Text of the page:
Thursday, February 13, 2014

I wanna get next to you

uh oh! FOV > 60º
Sitting too close to portray on flat paper a scene that requires moving one's head up and down or side to side. Where do we see this? In facsimiles of spaces too small or too large to be readily observed. Drawing on-site under this self-imposed condition, I could not keep the image within the bounds of the paper. Those darn charcoal lines kept extending beyond the paper. I schlepped bigger and bigger paper to the site but was limited to the armpit-to-fingertips size of board I could carry. No whole-body involvement on that size paper! Then there's this kind of drawing. Sheesh. Not necessarily reporting a visual field.

Wednesday, February 12, 2014

a slight to the throne

the throne tree
Fun translation experiment! In a recent batch of studies that are up now at 95 Third, I tried to draw something that's  impossible to see without moving one's head up and down, adding not only a third dimension to be translated, but the element of time.  A wide-angle lens photo would yield a fish-eyed image. Drawing this ventures outside the realm of linear perspective. In the companion drawing to this, straight lines did end up curving. Trees don't have ruler-straight lines however, so where might a warp take place? I was curious. The drawing only resembles the throne tree if you are standing an arm's length away, when viewer's head must also move to take in the whole picture. From across the room, the drawn tree appears stunted.  It might only do justice to its subject in a constrained space, such as a stairwell landing or short hallway. There is a line of inquiry about "correct" viewing distance of pictures that is informed by optics and constrained by the arm length of the picture-maker.

Sunday, February 9, 2014

cool fire

MLH hanging the drawings on 3 Feb

Once a week I lead a class at UC Berkeley Extension, offering students tools to visually explore concepts for the use of space, and to efficiently communicate their ideas with drawings. Something that makes UC Extension different: instructors have day jobs in related fields and do the instructing on the side. We bring biased, contemporary, practical experience to students. 

In Fall 2014 some of the classes will move to 160 Spear, and for Spring 2015 all Extension action moves to the new digs on Spear Street. I look forward to meeting new students there every semester.

Thursday, February 6, 2014

tangled up in conté

There are just five drawings in that front room at 95 3rd Street, SF. Two have blue sky, but all are charcoal, and just a bit of other color. Like Gretel leaving breadcrumbs to find her way home, a spot of rust crayon left here and there helps me find a recently-drawn branch after looking at the real tangle. I like that intense looking -- in small doses! Perspective construction -- the nerdy sister of drawing from source -- requires a similar tracking: putting families of lines in distinct colors, to locate them within the tangle of a scene. Drawing without a visual model sometimes feels like all geometry and no sensation. Charcoal makes a dusty, strokey noise, and drawing outdoors magnifies the in-the-world-ness of the process. It can't help but leave traces of where I got lost or changed my mind. Can someone who wasn't there sense the process of that quiet tracking of spatial relations by looking at the drawing? If you get a chance to see the drawings let me know.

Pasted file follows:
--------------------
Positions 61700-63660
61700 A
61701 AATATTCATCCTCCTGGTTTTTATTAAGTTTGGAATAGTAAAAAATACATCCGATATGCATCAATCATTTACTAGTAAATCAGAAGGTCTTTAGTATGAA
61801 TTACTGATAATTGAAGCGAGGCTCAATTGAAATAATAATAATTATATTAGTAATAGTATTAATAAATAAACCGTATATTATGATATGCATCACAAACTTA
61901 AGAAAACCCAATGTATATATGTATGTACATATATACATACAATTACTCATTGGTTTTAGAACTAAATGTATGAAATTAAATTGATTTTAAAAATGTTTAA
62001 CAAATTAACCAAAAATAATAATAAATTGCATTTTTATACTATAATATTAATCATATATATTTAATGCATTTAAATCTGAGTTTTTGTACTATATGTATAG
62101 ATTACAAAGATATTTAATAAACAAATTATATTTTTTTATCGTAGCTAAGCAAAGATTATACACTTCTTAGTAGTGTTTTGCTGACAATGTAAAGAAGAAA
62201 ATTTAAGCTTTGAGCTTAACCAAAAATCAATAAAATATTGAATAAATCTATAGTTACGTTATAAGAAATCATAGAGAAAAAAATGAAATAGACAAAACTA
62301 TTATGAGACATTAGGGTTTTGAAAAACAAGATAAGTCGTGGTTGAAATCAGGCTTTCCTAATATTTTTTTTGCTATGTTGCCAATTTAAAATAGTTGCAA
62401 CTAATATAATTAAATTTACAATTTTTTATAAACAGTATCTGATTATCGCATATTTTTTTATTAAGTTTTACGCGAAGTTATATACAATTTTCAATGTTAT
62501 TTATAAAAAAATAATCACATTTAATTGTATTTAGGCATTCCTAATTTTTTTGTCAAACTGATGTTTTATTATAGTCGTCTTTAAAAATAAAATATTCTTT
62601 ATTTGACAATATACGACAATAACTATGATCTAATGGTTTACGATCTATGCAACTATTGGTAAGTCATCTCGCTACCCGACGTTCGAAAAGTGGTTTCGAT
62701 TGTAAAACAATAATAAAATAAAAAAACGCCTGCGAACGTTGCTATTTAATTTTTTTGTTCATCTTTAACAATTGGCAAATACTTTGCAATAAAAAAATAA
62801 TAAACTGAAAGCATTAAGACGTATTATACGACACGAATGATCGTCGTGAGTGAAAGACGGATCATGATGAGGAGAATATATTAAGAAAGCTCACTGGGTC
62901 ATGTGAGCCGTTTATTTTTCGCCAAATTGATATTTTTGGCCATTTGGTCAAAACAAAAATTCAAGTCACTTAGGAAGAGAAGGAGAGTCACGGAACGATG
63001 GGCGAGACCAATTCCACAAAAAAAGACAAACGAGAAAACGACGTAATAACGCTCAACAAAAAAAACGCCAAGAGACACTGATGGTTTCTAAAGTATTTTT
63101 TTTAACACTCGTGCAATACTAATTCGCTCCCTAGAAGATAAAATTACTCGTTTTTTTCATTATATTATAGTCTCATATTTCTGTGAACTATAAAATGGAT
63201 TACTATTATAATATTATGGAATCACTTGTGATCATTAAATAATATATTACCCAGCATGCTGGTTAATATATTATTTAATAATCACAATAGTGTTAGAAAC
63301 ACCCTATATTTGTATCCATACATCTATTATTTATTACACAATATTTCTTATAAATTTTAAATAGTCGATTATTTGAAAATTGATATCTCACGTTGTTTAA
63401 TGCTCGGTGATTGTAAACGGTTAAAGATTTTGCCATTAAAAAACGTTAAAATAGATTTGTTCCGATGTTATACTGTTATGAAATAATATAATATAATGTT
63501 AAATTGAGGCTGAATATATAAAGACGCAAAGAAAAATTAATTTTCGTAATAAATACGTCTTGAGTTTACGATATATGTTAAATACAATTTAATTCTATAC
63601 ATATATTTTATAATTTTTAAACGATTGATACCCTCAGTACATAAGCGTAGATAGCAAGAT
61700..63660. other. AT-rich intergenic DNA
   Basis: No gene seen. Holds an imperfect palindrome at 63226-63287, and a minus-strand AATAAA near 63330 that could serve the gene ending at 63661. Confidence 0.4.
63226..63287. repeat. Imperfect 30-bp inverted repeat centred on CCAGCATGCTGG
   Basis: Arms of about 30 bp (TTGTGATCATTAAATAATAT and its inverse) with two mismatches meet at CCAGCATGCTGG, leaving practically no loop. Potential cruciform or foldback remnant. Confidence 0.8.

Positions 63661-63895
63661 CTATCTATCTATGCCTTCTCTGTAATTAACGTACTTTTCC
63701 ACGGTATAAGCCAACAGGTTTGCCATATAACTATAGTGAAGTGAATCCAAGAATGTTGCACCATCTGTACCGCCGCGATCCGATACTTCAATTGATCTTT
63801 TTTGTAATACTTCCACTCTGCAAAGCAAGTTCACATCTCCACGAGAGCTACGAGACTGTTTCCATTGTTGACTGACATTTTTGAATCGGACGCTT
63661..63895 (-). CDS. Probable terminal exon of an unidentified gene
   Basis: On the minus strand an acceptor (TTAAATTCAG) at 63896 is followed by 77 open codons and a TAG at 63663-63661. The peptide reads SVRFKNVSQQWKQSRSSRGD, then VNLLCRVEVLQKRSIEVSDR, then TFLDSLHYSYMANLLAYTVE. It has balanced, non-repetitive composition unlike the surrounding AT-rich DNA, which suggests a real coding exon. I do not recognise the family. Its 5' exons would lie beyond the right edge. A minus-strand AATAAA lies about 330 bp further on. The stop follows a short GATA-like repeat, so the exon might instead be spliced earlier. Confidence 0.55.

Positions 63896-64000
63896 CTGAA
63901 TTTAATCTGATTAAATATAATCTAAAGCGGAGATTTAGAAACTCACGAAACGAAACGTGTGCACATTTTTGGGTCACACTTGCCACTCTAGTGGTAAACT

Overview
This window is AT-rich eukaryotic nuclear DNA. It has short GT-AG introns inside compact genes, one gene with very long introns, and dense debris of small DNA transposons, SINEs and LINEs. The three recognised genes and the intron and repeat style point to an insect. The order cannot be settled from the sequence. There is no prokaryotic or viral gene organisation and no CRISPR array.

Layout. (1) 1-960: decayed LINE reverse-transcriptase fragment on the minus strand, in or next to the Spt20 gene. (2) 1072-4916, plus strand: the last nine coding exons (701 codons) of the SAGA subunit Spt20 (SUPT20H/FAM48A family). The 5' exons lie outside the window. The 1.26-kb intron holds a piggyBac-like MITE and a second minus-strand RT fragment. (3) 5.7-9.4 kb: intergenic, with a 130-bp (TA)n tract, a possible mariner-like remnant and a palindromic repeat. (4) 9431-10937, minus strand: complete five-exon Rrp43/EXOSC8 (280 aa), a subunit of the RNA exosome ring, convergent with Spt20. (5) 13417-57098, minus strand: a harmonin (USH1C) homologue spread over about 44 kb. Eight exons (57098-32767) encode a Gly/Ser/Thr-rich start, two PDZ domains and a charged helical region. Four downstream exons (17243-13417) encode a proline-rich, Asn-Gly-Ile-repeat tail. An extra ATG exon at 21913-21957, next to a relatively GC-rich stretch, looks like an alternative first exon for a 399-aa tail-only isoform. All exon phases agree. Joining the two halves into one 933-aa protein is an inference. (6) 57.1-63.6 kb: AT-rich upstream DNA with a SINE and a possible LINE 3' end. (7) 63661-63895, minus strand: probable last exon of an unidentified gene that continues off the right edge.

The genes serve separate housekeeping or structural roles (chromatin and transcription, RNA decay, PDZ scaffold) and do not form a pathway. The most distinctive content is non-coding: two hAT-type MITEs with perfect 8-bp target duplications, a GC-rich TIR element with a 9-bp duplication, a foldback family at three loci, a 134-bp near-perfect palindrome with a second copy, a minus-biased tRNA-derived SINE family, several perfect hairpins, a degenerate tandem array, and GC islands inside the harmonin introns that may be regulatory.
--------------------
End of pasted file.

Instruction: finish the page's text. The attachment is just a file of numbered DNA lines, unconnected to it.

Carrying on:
Tuesday, February 4, 2014

We are so lucky to have the Bay Area Ridge Trail. Over the past 7 years I've admired a particular stand of trees on a section of the trail in Tilden Park. On a fogless afternoon last summer, I was struck by the stark beauty of one Monterey Pine that had given itself over to insects and fungus. The next day, on the way to a meeting in San Francisco, I glimpsed a scene down Stevenson Alley that was humming the same tune: similar color palette, quality of light and vertical format. In my free time, I started taking bigger and bigger paper up the hill to explore the scene in charcoal
I've always been interested in drawing scenes that are too big to take in with a single shot. On flat paper, how does one enact a truce between the geometry of perspective and 3D input from the senses? This interest has sustained my career as a visual storyteller and explorer of volumetric scenes. For the rest of this month, 5 charcoal drawings are in the gallery of UC Berkeley Extension (just a block away from Stevenson Alley). Take a look if you have a chance and say hello. I'll be there every Thursday in February from 4-6:15pm.

a Circle Game

Hanks & Belliston's how-to on freehand perspective, Rapid Viz, gets sketchers right into the swing of non-source, freehanded rectilinear objects, macro and micro. For the built environment, it's What The People Want. One oversimpification they made --and it's hard to delete from students' learning-- is their representation of our field of view as one circle. That's only true for cyclopses! The boiled-down geometry of perspective provides a round-edged image such as a pinhole camera print, based on ONE unmoving eye--not two moving cameras with adjustable focus, which is what our two eyes are always streaming. For some reason we like our pictures with straight sides, so cropping a perspective construction is the next step, a move unconnected to linear perspective, but crucial to clear communication.